Student mentorship program looking for a few good people
The BRIDGES mentorship program through Fort Dodge Community School District is looking for community members to volunteer to mentor students.
BRIDGES was established by Corey Moody in 1994 to promote the “total well-being” of the district’s students.
The program serves students from kindergarten through 12th grade, said Moody, who is now the student services and case manager at Fort Dodge Senior High. Moody also still coordinates the mentoring program.
Moody works with the schools’ guidance counselors and teachers to identify students who could benefit from having an extra positive adult relationship in their life.
“We’re not trying to replace anybody, we’re just adding another positive person,” Moody said.
Currently, the program has about 100 mentors working with students in the schools, but the program could use many more, Moody said. The program is in need of volunteers to mentor elementary school-aged students, especially.
Mentors are paired with a student to work one-on-one, usually meeting about once a week during the school day.
“They might help them with their homework,” Moody said. “They might eat lunch with them.”
The mentorship pairs may also play games or just sit and chat during their visits — it’s whatever the student needs in that moment.
Moody works closely with the school counselors to match a mentor with a student. They look at what kind of mentoring the student needs and what similar interests the student and mentor might have.
“It’s hard sometimes, but we’ve had a lot of good matches,” Moody said.
The mentor and student matches stay together as long as each person wants to stay involved.
“We’ve now had matches that have started in second or third grade that have now graduated high school,” Moody said.
Adaline Neavin, a sophomore at FDSH, has been with her mentor, Janece Valentine, since she was in third grade. The pair meet usually once a week, sometimes even getting lunch together.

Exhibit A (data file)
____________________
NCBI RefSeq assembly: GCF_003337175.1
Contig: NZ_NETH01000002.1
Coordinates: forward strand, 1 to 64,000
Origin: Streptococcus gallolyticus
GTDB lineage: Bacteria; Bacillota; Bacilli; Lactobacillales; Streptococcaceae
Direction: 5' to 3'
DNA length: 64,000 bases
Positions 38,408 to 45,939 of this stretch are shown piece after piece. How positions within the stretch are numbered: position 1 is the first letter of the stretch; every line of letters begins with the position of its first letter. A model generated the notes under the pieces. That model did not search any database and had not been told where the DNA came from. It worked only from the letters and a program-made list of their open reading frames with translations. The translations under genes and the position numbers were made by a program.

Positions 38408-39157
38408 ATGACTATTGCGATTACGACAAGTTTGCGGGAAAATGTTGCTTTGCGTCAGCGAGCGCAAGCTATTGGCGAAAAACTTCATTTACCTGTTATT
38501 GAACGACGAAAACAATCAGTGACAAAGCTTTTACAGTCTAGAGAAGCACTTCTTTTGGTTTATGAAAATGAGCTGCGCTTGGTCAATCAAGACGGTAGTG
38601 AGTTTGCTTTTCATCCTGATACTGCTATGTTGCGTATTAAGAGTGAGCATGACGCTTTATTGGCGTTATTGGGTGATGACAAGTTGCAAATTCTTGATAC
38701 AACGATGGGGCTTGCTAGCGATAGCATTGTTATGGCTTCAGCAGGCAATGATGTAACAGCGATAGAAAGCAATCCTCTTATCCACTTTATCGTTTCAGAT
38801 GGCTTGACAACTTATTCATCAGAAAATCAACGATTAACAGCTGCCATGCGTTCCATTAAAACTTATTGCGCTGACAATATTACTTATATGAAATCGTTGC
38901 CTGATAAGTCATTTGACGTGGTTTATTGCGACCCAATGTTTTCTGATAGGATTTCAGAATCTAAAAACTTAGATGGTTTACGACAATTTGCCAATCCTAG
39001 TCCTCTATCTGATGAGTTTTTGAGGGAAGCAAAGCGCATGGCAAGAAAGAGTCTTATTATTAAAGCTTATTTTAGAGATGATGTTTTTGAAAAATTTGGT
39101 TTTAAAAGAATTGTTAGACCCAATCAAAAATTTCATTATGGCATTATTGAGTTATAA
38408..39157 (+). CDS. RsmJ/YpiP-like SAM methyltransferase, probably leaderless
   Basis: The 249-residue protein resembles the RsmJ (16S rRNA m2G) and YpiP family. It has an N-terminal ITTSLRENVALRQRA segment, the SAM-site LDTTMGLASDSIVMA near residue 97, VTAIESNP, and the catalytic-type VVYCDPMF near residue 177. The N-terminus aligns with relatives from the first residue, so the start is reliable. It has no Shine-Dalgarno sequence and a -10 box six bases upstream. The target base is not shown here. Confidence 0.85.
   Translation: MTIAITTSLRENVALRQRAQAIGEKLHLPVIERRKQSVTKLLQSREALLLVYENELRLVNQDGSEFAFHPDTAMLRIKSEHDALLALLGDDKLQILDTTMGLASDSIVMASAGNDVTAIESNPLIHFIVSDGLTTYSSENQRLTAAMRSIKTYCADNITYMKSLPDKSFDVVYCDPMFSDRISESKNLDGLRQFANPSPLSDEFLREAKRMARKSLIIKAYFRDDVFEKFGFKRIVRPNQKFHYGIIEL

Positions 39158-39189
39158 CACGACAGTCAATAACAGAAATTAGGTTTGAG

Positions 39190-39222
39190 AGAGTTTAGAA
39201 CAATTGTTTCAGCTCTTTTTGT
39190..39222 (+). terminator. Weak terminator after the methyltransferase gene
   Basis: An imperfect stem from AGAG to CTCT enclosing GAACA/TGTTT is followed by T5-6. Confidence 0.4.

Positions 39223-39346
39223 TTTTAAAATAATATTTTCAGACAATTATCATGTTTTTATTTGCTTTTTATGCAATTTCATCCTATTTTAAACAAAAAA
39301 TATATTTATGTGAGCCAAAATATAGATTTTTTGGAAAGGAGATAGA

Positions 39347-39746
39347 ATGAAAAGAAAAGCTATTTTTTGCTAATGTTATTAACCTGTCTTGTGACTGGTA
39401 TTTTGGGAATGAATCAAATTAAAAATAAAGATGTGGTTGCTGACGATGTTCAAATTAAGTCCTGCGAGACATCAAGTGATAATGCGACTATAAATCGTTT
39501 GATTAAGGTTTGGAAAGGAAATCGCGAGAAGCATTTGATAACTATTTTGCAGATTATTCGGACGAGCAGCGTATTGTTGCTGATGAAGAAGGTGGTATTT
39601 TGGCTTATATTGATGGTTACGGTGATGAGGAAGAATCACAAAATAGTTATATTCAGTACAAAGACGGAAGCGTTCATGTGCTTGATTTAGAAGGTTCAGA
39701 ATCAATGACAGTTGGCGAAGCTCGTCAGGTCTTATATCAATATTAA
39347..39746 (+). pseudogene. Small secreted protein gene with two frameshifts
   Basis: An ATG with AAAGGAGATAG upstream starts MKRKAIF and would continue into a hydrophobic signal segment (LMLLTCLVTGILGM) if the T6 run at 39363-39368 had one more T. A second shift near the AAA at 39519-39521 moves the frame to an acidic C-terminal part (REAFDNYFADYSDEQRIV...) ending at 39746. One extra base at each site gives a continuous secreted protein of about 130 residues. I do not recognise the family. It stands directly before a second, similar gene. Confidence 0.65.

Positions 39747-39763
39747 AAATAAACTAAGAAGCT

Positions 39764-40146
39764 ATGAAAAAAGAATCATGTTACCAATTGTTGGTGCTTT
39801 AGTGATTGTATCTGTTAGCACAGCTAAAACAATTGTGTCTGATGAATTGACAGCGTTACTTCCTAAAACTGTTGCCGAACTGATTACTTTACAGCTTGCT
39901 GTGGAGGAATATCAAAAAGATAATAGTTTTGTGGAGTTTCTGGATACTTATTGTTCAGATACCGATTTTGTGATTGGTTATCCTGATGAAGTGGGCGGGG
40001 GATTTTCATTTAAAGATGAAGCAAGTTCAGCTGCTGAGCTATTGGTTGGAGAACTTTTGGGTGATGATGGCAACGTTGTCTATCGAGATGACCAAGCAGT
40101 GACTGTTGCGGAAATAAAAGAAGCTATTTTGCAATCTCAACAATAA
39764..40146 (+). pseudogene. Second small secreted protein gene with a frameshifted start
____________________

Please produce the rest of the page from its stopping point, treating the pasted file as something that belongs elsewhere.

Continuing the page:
“We talk if there’s issues to talk about and she lets me know what’s right or wrong,” Neavin said. “She puts me on my path, helps me with my homework and then she takes me out for food when it’s a special occasion.”
Neavin and Valentine also send each other text messages when Neavin needs advice or just someone to talk to.
“I just know she’s a person, who if I need someone, I can run to her,” Neavin said. “I don’t have people at home like that. I don’t have people I can trust like I can trust her with my problems and my issues. She’s my person.”
Valentine said she feels she gets just as much out of the relationship that her mentee gets.
“A friend of mine had been mentoring and was telling me about it and it just sounded like something that was right up my alley in terms of the opportunity to volunteer and meet somebody special and be a part of somebody’s path, hopefully making a difference,” she said. “It’s been an awesome experience.”
Neavin said Valentine has helped her through really tough times in her life, from struggling with mental health to being a victim of bullying to times when she just needed an ear to listen.
“Just having somebody there is what I care about the most,” Neavin said. “Because nobody likes to be alone.”
Through the past seven years, Neavin and Valentine have created a life-long relationship.
“She’s forever in my heart,” Valentine said.
Moody hopes to see an influx of new volunteers that are much-needed to continue to grow the mentorship program and make an impact on the district’s students.
“I wish we could set up a mentor for all kids,” he said. “It’s just another positive role model.”
Moody feels confident in the Fort Dodge community stepping up to meet this need.
“This community has always been there when we’ve needed them,” he said.
Prospective volunteers just have to contact Moody to apply to mentor. They’ll go through a criminal background check and attend a training session with Moody to prepare them to be mentors.
“All of us could use somebody to talk to at some time in our life,” Moody said. “Having that consistent person coming in and being able to confide in that person is really important.”
Since the BRIDGES program first started 25 years ago, “we’ve seen the difference it makes,” Moody said. They track the grades, attendance and late arrivals at school of the students involved in the program, and Moody said they have found that overall, the students’ grades improve and they show better attendance and have fewer late arrivals, which educators call tardies.
“We are very thankful to have so many community volunteers to help us support, teach and advocate for our students,” said Kirsten Doebel, director of secondary education. “Our students who participate in this program reap many benefits from the variety of perspectives and talents our volunteer mentors possess.”
Valentine encourages any community member who has ever thought of being a mentor to take the initiative and volunteer.
“Get in the game, because it’s a wonderful experience and very enriching,” she said.
Community members interested in volunteering with the BRIDGES mentorship program, or who want more information on the program, can call Moody at 515-574-5469.